Starting Over

September 11, 2011

Starting Over
Compelled by the life-changing events of the attack, some charted unexpected new courses

By Rita Price – The Columbus Dispatch
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For most Americans who weren’t young children at the time, Sept. 11 represents an imprint of memory and emotion. For a smaller group, the anniversary also recalls the start of different lives acquired as familiar ones veered off course. Some of the post-Sept. 11 change was welcome and sought. Some was not.

Choosing to Speak Out

Even in grief, John Titus says, people make choices.

After the Sept. 11 death of their daughter Alicia, a flight attendant on the United Airlines jet that sliced into the south tower of the World Trade Center, Titus and his wife, Bev, had more than enough reason to retreat to dark corners.

They decided to become peace activists instead.

“Our daughter was a victim of political violence,” Titus said. “We want to speak out about that.”

In 2002, the Champaign County couple launched the Alicia Titus Memorial Peace Program at Urbana University, where five days of special events will conclude today with the dedication of a World Trade Center Memorial in Freedom Grove park.

The Titus family also is active in Peaceful Tomorrows, an anti-war organization founded by families of 9/11 victims. They have traveled throughout the nation, Canada and Europe as part of their mission to convey simple but powerful messages about peace and justice.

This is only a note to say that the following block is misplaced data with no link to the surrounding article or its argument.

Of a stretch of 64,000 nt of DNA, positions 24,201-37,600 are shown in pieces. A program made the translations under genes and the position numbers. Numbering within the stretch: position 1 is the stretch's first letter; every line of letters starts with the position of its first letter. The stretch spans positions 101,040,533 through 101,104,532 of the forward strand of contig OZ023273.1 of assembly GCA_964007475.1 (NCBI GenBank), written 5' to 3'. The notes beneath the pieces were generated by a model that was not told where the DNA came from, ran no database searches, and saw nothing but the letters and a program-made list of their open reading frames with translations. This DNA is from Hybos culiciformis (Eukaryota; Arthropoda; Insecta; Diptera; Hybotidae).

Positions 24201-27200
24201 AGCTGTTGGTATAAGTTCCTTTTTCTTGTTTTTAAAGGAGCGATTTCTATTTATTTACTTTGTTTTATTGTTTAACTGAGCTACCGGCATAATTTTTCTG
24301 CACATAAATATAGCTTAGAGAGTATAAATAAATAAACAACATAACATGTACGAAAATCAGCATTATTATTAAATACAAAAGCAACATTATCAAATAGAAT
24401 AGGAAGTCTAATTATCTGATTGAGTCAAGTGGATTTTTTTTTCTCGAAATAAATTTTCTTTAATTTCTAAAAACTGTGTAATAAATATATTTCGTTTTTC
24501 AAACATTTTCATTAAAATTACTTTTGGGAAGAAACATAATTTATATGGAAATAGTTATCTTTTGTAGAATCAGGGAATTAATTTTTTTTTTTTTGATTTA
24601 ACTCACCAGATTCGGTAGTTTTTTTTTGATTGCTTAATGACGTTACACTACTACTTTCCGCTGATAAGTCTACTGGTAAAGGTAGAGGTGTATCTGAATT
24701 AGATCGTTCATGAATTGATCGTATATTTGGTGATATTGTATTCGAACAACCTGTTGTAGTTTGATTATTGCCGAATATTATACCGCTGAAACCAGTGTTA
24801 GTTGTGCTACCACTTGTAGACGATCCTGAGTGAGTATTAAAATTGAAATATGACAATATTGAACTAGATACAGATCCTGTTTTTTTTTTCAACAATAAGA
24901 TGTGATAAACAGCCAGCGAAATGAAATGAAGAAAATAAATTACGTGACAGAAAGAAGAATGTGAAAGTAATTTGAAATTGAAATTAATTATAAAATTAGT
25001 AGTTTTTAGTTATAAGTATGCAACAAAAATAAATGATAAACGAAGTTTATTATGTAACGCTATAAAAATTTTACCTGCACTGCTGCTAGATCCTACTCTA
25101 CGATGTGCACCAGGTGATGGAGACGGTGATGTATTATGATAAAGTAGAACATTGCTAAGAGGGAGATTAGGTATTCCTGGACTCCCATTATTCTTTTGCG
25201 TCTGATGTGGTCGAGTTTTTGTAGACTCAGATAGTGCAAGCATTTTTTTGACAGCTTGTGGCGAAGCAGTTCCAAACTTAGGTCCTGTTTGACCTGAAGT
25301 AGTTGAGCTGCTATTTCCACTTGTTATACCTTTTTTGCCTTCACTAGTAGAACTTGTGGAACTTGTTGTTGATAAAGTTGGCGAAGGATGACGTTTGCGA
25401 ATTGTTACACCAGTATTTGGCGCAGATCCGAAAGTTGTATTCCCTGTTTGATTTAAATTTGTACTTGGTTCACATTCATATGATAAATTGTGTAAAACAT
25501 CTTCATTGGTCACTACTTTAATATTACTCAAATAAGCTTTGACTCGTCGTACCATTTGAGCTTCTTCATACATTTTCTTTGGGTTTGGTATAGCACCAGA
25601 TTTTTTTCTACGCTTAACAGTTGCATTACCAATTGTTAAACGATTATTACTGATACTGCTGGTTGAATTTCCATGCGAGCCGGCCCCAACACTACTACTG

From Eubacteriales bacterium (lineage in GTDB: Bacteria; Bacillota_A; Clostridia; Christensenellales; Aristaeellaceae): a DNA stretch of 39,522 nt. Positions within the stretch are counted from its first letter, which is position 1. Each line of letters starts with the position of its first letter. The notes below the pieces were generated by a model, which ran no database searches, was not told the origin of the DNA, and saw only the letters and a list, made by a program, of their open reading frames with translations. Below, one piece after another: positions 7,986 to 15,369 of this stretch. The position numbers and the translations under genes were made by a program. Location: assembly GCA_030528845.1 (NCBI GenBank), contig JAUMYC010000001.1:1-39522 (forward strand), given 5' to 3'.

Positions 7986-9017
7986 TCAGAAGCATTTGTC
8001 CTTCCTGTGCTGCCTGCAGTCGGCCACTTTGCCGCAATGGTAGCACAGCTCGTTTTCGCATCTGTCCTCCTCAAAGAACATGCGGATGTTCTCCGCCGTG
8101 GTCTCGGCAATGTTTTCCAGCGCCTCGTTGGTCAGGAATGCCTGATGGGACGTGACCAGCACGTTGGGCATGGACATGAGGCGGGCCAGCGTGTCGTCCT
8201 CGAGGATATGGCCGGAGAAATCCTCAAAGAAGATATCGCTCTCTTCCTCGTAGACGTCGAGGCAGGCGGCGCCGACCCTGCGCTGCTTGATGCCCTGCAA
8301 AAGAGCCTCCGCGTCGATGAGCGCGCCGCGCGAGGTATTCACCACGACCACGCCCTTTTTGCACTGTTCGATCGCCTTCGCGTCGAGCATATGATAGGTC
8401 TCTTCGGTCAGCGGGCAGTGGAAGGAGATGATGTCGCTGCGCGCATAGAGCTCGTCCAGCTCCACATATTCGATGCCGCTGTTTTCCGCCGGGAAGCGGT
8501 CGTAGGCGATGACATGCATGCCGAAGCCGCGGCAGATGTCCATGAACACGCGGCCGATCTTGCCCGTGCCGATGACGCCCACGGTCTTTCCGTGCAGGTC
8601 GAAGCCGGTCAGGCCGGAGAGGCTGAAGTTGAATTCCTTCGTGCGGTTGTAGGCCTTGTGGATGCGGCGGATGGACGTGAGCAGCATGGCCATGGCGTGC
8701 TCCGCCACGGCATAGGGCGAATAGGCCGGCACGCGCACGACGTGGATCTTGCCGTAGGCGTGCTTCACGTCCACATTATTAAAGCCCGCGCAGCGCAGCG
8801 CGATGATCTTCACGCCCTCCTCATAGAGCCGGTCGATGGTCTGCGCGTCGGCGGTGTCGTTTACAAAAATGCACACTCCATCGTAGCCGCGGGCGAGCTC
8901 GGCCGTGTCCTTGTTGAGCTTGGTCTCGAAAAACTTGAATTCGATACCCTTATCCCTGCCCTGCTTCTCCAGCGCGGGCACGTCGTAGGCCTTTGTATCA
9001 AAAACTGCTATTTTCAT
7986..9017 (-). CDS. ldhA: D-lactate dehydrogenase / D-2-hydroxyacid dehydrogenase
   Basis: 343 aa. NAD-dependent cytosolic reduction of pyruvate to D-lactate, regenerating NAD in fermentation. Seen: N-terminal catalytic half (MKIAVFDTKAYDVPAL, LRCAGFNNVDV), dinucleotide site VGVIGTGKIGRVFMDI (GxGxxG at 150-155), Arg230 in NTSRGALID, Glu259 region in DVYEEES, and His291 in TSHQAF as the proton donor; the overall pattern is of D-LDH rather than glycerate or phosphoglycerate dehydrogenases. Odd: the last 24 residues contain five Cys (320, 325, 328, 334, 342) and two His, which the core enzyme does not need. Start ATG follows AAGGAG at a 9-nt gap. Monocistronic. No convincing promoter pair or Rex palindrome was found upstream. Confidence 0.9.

Mrs. Titus acknowledges that the work is draining sometimes.

“There’s always that side of you that doesn’t want to be doing it,” she said. “But there’s never a time that we won’t.”

For most of the first year after Alicia’s death, Mr. Titus, a retired college administrator, kept a journal. Those writings are at the heart of his book, Losing Alicia: A Father’s Journey after 9/11, released this month.

It is heart-wrenching, Mr. Titus said, but aims to offer hope for brighter tomorrows. He and his wife are sure that Alicia, a vibrant 28-year-old who was planning to marry and start a family, would want her legacy to be one of love.

Maybe “those who have endured suffering have greater respect for joy,” she once wrote.

Her mom and dad wonder what Alicia’s children would have been like. They have four grandkids now — by their two other children — three of them born since Alicia has been gone.

One looks just like her.

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